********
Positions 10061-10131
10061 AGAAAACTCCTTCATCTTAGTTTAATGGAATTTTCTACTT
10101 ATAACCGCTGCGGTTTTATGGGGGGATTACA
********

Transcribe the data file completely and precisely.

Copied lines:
Positions 10061-10131
10061 AGAAAACTCCTTCATCTTAGTTTAATGGAATTTTCTACTT
10101 ATAACCGCTGCGGTTTTATGGGGGGATTACA